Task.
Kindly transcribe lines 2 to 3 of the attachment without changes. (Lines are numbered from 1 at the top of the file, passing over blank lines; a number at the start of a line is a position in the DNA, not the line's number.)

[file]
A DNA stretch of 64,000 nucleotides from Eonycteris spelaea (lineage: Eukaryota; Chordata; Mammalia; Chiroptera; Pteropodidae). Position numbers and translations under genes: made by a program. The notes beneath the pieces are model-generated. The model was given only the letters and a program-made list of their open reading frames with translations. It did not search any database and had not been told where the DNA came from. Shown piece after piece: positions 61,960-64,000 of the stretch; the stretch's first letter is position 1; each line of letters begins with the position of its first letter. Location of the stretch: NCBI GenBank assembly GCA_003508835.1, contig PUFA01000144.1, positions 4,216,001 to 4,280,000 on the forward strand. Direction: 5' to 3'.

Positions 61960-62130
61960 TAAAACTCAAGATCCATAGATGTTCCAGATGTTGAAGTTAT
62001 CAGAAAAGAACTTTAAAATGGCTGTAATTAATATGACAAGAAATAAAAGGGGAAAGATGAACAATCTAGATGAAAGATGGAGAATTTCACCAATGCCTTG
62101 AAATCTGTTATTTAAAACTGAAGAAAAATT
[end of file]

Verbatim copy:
Positions 61960-62130
61960 TAAAACTCAAGATCCATAGATGTTCCAGATGTTGAAGTTAT